The Passenger is (Not) Always Right

mcarthurmaze_1

Nobody knows the streets of San Francisco like cab drivers. Not the cops, the firemen, the bus drivers… Only cab drivers traverse every inch of The City.

Sure, Uber and Lyft drivers cover almost as much ground (save the transit lanes), but with their faces constantly in their phones, following a line in a navigation app, what do they really see? Judging by how most drive, they certainly aren’t looking at the road. 

After a year of working the cabstands outside Mighty and Public Works, I’ve carved particular routes through The City that are, in my mind, efficient, both time-wise and cost-wise.

Since there is little traffic at 3 a.m., I drive as the bird flies, following the map of San Francisco imprinted in my brain and try to hit the timed lights.

When I get a fare out of Public Works, say, going to the Sunset District, I take Fifteenth to Castro, which becomes Divisadero, and turn left on Fell.

This path also works for the Richmond District, except, instead of continuing through the park, I take a right on Stanyan to Fulton.

Easy-peasy.

Out of curiosity, I followed the directions from Public Works to the Sunset District according to Google Maps: Mission to Van Ness, turn left on Hayes, another left at Gough and then a right onto Fell. In the end, this path cost over two dollars more and wasted several minutes.

So fuck you and your GPS, right?

Well, not so fast…

My column in the S.F. Examiner this week is about some of the most annoying passengers: directionally challenged backseat drivers. 

Read it here

 

(screenshot of the MacArthur Maze from Google Maps)

 

And now this, from Jimmy the Cab Driver:

My Rating Weighs A Ton

Tullio_Crali_Le_forze_della_curva

As an Uber/Lyft driver, you live and die by the rating system, which is, at best, dysfunctional. We are constantly at the whim of passengers who may or may not be in their right minds when asked to select a number of stars. When it comes to the late night drunkies, we can only hope they wait until morning to finish the transaction. But in the middle of the day, somebody pissed off at the world could easily shift frustration to a driver. Bad day at work? That’s a star. Not getting along with the girlfriend/boyfriend? Another star. Lost the high score on the that new video game? Sayonara star. Boss being a jerk? One star for you!

I usually know when I’m about to get hit with a bad rating. Like this Thursday night a few weeks ago…

I pick up a guy from a burger joint in the Marina. He’s carrying a take-out bag. Drive him to Pac Heights. Nice dude. But the smell of his crappy fast food is nauseating. I love a cheap, greasy burger, except trapped inside a car the smell seems to metastasize until my head is swimming in a toxic stew. I have these Febreeze air freshener cartridges that clip onto the vents. I hit recirculate to help mask the odor.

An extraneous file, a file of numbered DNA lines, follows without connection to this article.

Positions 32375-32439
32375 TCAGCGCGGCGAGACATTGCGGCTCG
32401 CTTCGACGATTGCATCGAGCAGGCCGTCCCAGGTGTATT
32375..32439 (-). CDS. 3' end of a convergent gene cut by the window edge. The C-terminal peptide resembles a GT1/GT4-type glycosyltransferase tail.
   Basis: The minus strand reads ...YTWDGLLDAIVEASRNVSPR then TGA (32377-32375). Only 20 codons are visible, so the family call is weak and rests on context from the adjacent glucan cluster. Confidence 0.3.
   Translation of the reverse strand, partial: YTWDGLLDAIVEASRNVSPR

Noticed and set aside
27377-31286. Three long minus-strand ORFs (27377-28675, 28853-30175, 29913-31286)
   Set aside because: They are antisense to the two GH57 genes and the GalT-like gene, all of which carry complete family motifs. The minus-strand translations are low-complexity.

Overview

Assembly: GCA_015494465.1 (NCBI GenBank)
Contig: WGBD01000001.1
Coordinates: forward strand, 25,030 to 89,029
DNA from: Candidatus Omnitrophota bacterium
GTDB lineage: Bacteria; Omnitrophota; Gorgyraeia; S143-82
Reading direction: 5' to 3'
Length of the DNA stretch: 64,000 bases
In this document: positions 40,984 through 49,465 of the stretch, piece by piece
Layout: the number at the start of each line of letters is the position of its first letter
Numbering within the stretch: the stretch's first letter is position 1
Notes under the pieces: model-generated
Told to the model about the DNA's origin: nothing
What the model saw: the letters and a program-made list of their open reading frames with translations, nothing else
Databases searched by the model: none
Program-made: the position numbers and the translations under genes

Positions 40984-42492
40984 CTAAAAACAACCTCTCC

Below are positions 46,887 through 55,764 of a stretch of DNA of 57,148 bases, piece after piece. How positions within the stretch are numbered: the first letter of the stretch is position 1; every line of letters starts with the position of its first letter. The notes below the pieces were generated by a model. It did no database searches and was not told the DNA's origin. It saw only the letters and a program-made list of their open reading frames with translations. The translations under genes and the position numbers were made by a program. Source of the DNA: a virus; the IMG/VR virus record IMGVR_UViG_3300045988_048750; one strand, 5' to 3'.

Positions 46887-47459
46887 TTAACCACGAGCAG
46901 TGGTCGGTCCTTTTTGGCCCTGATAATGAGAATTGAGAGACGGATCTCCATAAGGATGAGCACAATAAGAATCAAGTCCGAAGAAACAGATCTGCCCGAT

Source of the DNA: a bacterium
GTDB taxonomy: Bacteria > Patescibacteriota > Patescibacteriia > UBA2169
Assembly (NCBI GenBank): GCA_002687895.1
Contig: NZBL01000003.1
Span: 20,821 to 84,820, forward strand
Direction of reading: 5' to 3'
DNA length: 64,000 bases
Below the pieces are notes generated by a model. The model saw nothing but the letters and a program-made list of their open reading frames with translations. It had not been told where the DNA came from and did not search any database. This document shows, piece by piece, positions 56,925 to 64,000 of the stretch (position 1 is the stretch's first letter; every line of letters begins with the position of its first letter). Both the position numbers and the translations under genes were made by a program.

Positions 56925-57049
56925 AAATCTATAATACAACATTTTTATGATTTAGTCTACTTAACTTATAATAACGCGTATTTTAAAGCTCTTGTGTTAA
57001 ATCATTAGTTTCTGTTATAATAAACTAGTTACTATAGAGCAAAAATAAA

After dropping him off, I roll down the windows. Immediately, I get another request. Drive back towards the Marina worrying about the stench lodged in my olfactory nerves like an act of shame. I’m certain my next passengers will think I’m the one who reeked up the car.

To my surprise, the pinned location is Roam, an artisan burger restaurant on Union. What luck!

Two girls get in the back. I tell the one who requested the ride, “I just picked up this guy from another burger joint and was trying to air my car out. I’m so relieved you’re at a burger place too!”

“Sorry,” she says snidely.

Uhhh… “No, it’s a good thing.”

She grunts. Obviously wasted. The stench of secondhand alcohol merges with the lingering cheap burger stink to create a noxious miasma of putridness. And it’s only 9:30! I stopped driving the late shift a month ago because I was sick of dealing with the drunkie shit show. And the subsequent hits to my rating.

“Alhambra and Pierce. Take Fillmore.”

“Alright.” I take off but hesitate before starting the ride on the app. Sometimes I wait until I’m sure the passenger is not going to be a problem. I’d rather lose a fare than risk a low rating.

During the short drive, she talks to her friend about some interpersonal bullshit that makes no sense to me. Drunken advice. The worst kind of advice. How the girl should do this and not do that. But the girl doesn’t take too kindly to the counseling. They start arguing. When I pull up to the apartment building at Alhambra and Pierce, they’re calling each other bitches.